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Ex-IDF intel chief: In a revived nuke deal, Iran will be much closer to bomb

Amos Yadlin blasts former Netanyahu gov’t for pushing Trump to leave JCPOA, without drawing up plan for what Israel would do if Tehran advanced enrichment in retaliation

Director-General of the National Security Studies (INSS) Amos Yadlin speaks at the Annual International Conference of the Institute for National Security Studies, in Tel Aviv, on January 29, 2020. (Tomer Neuberg/ Flash90)
Director-General of the National Security Studies (INSS) Amos Yadlin speaks at the Annual International Conference of the Institute for National Security Studies, in Tel Aviv, on January 29, 2020. (Tomer Neuberg/ Flash90)

The former head of Israel’s Military Intelligence warned Friday that Iran’s breakout time to a nuclear bomb will be much shorter if there is a return to the Joint Comprehensive Plan of Action, as a result of the progress Tehran made in enriching uranium since former president Donald Trump vacated the agreement in 2018 at Israel’s behest.

Amos Yadlin told Channel 12 Tehran will be just “two months away” from a nuclear bomb under a renewed deal. Yadlin may have actually been referring to the time Iran would need to produce enough weapons-grade plutonium for a nuclear bomb. Experts have estimated that constructing a weapon would take another 18-24 months after enough material is amassed.

Yadlin, a onetime Labor candidate for defense minister, blasted the previous Israeli government headed by Benjamin Netanyahu for encouraging then Trump to withdraw from the JCPOA without planning for how Iran would subsequently respond.

Yadlin — who served as head of the IDF Military Intelligence Unit from 2006 to 2010 and was Israel’s defense attaché in Washington for two years before that — made the comments days before world powers were set to renew talks in Vienna aimed at reviving the JCPOA. The former Air Force general did not sound particularly optimistic.

“The problem started in 2018. If someone fell asleep on guard duty in 2015 [when the deal was signed], then they left the watchtower entirely in 2018,” Yadlin said. “Because when Israel convinced Trump to leave the agreement — the Iranians are not suckers. It was clear that either they would leave the agreement or they would violate it, and there should’ve been a plan formulated for what we would do then.

“What happened in 2018, the Iranians advanced toward a bomb… they continued with their enrichment… to 60%. They have today three tons of enriched uranium, and most dangerously, they developed advanced nuclear centrifuges.”

“Now, even if we return to the 2015 agreement, it’s not the same agreement. It doesn’t keep Iran a year away from a bomb [as it was before the JCPOA was signed], rather only two months from a bomb,” he continued. “And that is what is the most serious, that when the Iranians moved down this path, neither Trump nor Israel prepared a plan for how to stop them.”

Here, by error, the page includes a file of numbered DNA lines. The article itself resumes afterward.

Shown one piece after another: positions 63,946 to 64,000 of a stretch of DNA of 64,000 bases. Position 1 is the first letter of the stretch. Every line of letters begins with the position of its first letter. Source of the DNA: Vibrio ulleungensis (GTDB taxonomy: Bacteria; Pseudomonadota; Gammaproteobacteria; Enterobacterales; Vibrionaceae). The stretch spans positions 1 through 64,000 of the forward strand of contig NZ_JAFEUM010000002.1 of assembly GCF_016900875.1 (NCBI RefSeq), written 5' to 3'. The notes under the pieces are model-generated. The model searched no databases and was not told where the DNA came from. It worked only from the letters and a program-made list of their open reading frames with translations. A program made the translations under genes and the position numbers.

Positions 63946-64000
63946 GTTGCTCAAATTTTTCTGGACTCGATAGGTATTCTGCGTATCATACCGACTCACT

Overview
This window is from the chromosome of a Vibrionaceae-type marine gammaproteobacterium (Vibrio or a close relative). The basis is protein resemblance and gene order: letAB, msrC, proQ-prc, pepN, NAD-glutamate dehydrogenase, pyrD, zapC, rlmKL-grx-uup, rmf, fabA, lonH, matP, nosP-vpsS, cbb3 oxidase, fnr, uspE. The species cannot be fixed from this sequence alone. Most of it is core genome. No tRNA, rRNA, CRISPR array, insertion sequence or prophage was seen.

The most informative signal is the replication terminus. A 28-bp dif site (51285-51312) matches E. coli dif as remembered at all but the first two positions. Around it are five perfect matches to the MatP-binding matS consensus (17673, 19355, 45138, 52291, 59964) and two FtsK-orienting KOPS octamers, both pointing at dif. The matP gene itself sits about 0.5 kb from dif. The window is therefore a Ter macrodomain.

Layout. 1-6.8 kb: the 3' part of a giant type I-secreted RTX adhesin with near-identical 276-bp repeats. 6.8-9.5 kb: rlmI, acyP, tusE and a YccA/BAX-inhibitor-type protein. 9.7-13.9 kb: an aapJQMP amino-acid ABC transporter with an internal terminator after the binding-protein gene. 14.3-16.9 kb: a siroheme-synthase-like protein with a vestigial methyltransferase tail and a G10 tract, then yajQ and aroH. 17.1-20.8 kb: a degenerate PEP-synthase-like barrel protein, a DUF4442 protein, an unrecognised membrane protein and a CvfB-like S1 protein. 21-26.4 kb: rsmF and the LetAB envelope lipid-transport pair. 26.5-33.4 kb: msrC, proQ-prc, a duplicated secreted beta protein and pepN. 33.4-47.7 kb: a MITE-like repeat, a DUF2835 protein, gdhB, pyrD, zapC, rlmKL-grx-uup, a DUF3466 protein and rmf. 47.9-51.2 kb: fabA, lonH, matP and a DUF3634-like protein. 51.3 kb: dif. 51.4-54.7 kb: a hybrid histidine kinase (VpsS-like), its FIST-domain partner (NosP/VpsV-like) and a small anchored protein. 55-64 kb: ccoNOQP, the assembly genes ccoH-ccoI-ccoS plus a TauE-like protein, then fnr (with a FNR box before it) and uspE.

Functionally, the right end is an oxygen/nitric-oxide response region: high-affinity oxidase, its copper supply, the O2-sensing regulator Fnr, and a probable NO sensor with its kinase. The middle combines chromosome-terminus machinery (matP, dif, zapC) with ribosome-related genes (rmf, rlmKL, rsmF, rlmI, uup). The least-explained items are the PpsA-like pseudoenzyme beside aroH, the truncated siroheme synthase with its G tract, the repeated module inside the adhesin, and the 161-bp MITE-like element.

Director-General of the International Atomic Energy Agency (IAEA) Rafael Grossi, left, meets with Iran’s Foreign Minister Hossein Amir-Abdollahian at the foreign ministry headquarters in the capital Tehran on November 23, 2021. (ATTA KENARE / AFP)

While the Biden administration maintains that it is reserving every option if talks in Vienna fail to result in a return to the JCPOA, Washington has avoided publicly verbalizing that those options include a military strike.

Yadlin maintained that the US has effectively taken the military option off the table and thus arrives in Vienna at a much weaker position.

The Biden administration is determined to return to the JCPOA, but whether that happens will be up to Iran, not the US, Yadlin argued, as Iran has been the one dragging negotiations on for seven months.

Moreover, Israel’s say is very limited at the moment because the IDF’s military strike capabilities are not what they once were, he said. But after years of neglect, he added, the military finally received a budget to update those plans and once it does so, Israel’s ability to influence the nuclear talks will expand.

The former military intelligence chief speculated that there are three possible scenarios moving forward: There could be a return to the agreement, the tail end of which would be bad for Israel, he said; there could be a failure to reach an agreement, resulting in a crisis between the US and Iran; or there will be some sort of drawn-out period where the sides will go back and forth in negotiations, all while Iran continues advancing toward a nuclear weapon.

None of the options are great for Israel, Yadlin lamented.

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